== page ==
#5 - Borsalino Cervelt and Wool-Blend Felt Fedora
Green and Burgundy
Most likely not the first color scheme that comes to mind when thinking about Fall attires, both green and burgundy (on their own) are two of the season’s staples. Although I love trying new combinations within my wardrobe, I have to give credit for this one to Fábrica dos Chapéus who recently sent me one of their outstanding fedoras: a custom version featuring a rich burgundy grosgrain stripe over dark green wool: in a word…perfection! Taking a new approach to the art of hatmaking (more on that on a future post), this model has an uneven brim which is shorter on the sides and longer at the front providing an edgier, yet elegant silhouette. The hat served as an inspiration and was the core piece, allowing the rest of the look to fluidly pull itself together making use of complementing shades and contrasting textures.
Details: wool herringbone blazer by Gentleman Tailors, cotton/wool cardigan by H&M, candy striped oxford button down by Our Legacy, perfect shape cargo pants by Uniqlo, suede Wallabees by Clarks, custom wool fedora by Fábrica dos Chapéus, vintage checked wool tie, vintage pocket square and striped socks by H&M.
Model and Styling: Miguel Amaral Vieira
Although rain is a pain, I’ve got to say I was eagerly awaiting for Fall to arrive in all its cold splendor. There’s something overly appealing about mixing garments with distinct textures and warm, earthy tones, not to mention the range of available accessories. For me, few other shades scream cold weather as well as burgundy and mustard; while the first has established its place as a classic, the latter is currently experiencing a much deserved hype moment. Not as sophisticated or regal as camel, mustard is an outstanding alternative that embodies the season’s spirit and allows for superb color schemes. Cold weather calls for cords, and this slim fitting model has been on heavy rotation lately, providing the perfect chance to sport two of my latest purchases, both in burgundy: the Buttero boots and Soeur Fedora.
Details: raw hem wool blazer by Rice, washed denim shirt by Hentsch Man, mustard cords by H&M, round toe leather boots by Buttero, wool fedora by Soeur, tortoise shades by Linda Farrow Luxe, wool/silk patterned scarf by Épice, vintage braided leather belt.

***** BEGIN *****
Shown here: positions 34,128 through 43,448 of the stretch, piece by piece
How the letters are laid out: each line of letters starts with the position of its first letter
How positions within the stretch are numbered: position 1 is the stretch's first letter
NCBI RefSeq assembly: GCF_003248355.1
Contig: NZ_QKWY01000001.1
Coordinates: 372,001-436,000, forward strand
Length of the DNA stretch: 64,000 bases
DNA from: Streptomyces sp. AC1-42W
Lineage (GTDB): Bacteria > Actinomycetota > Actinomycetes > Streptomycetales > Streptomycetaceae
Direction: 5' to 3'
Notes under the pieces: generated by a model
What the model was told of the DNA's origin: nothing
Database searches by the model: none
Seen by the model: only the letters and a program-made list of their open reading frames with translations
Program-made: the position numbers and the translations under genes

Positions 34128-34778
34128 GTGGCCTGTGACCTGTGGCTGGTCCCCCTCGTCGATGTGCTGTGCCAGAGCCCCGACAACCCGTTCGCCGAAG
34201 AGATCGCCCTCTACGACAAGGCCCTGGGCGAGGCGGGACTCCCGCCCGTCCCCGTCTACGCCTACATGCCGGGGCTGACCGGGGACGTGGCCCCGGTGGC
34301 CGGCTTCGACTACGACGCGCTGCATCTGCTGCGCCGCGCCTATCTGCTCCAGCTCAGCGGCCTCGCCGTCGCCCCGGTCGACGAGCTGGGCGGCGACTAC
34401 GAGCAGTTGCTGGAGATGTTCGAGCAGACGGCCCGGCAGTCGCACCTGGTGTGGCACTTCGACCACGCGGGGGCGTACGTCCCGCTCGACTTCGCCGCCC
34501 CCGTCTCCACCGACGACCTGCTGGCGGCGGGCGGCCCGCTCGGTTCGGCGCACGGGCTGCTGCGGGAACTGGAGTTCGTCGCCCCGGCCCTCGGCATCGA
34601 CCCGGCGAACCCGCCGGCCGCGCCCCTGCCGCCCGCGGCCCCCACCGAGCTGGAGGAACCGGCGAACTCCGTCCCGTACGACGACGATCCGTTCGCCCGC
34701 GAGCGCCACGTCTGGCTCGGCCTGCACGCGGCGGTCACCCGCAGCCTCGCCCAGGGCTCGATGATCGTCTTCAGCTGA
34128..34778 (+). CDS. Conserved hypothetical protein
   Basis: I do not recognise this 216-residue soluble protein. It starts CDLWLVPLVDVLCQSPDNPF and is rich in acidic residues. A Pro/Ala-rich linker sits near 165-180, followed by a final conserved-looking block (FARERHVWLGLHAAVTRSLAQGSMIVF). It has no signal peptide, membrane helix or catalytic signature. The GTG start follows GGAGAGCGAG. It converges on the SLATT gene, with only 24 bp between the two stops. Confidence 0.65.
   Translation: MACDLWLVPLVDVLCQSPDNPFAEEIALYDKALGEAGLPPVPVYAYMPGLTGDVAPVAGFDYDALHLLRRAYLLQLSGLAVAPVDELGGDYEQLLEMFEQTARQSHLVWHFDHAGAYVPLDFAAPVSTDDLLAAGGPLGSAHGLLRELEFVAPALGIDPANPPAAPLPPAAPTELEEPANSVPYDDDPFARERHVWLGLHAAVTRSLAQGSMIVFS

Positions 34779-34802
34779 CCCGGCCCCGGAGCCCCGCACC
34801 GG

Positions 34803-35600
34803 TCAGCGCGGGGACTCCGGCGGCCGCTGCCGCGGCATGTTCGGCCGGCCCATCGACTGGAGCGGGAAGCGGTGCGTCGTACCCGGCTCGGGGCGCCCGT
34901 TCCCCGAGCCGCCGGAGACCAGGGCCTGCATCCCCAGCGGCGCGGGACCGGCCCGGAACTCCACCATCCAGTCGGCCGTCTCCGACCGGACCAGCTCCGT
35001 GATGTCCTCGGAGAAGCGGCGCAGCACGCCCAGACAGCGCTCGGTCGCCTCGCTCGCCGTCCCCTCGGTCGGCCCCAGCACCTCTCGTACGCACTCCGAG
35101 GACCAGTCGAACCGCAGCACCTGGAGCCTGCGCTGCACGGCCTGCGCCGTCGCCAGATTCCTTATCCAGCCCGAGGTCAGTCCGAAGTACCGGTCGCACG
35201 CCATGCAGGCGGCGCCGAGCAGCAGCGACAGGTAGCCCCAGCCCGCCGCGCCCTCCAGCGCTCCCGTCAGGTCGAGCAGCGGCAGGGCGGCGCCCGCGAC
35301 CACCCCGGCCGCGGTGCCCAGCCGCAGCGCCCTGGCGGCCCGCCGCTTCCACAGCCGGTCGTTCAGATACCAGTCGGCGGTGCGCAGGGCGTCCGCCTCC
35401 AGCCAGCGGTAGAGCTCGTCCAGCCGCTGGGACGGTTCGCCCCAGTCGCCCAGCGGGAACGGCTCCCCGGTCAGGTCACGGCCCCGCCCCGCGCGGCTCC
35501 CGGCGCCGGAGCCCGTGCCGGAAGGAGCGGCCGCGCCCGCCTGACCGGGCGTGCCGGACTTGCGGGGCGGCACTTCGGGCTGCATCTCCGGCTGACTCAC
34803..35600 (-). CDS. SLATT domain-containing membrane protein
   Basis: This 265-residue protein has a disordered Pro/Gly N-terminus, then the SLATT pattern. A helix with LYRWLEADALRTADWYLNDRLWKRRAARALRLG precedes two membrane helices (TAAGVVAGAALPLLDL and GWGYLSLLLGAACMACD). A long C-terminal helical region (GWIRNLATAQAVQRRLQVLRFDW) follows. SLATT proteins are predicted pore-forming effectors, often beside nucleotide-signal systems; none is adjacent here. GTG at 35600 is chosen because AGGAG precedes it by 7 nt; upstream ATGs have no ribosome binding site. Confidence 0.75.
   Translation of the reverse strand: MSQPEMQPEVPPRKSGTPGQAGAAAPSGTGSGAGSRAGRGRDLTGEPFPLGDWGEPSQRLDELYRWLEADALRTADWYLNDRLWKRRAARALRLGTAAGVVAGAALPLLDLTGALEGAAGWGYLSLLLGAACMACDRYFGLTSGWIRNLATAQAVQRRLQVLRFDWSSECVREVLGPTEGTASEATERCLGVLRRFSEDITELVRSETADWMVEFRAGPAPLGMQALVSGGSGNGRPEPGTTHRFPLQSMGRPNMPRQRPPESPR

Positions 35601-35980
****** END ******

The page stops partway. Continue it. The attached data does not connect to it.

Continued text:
Model and Styling: Miguel Amaral Vieira
SENSE: The Original Tenderloin
Rome: last day
The sunny last day provided me the chance to sport the newly purchased Borsalino I had been wanting to get my hands on for ages. Deciding on the color definitely posed a challenge due to the amount of different hues of grey, green and blue available, just mind blowing…Ultimately, and as it was my very first fedora I ended up going with the good old navy version. Its darker shade provided the right amount of contrast when paired with the camel peacoat, pink candy stripe oxford and summery white jeans.
Most of the times I dress by heart, instead of overly thinking about mixing and matching I throw on pieces that go well together, and that was just the case here - the fun part about this look is the number of distinct patterns working in harmony: vertical stripes on the shirt, horizontal stripes on the belt, polka dots on the tie and paisley on the scarf. However, due the different shades and scales (most of them are on accessories), none is overpowering when you look at the whole picture.
Details: camel peacoat by Our Legacy, pink candy stripe oxford button down shirt by Our Legacy, white slim fit jeans by Massimo Dutti, navy fedora by Borsalino, aviators by Ray-Ban, navy polka dot silk knit tie by Carolina Herrera, burgundy paisley scarf by Zara and striped ribbon belt by Purificacion Garcia.
Shot @ Piazza di Spagna, Rome
One of the most underated and often obliviated pieces which comprised men’s wardrobes of old is definitely the hat. What was originally a mandatory complement to a gentleman’s attire, has currently become a taboo item for most men.
Seen strictly as a Summer piece for its functional aspect, due to the scorching heat we’ve been progressively experiencing, the hat’s glamorous and confident nature is at risk of being lost for good. Easily traded by its casual counterpart, the cap, the sight of a luxurious hat perfectly complementing a sharp attire is becoming increasingly hard to behold. Even more so, since it’s usually associated with older gentlemen and not something young men should try. Thankfully there are a few exceptions to the rule, be it older men to whom the hat has become a defining trait or younger men who have come to embrace it.
I, for one, have always been fascinated with them and ironically, my lack in the hair department posed the perfect excuse to purchase a few. Now, as with most accessories, a hat is one definitely worth investing in…ditch the 5$ beachside sale straw version and go for a quality one. Choosing between the variety of models out there is not to be taken lightly (porkpie, fedoras, bowler, trilby…) and the choice should reflect your facial anatomy. This is one of those times when listening to the salesman might be invaluable, provided he/she is a professional and knows about the subject, which is usually the case in specialized hat stores.
Fine hats might cost you up to to 500€ (if you go for handmade panamas) but there are more affordable alternatives out there in the 100-200€ range. Borsalino is definitely one brand to look for, but several others are already dishing viable alternatives: Paul Smith, Lock & Co., Barbisio, to name a few…Also, do consider a wool/cashmere version for the upcoming season, it just adds elegance and a gentlemanly feel to your attire.
Borsalino’s offerings in the season’s shades: camel and burgundy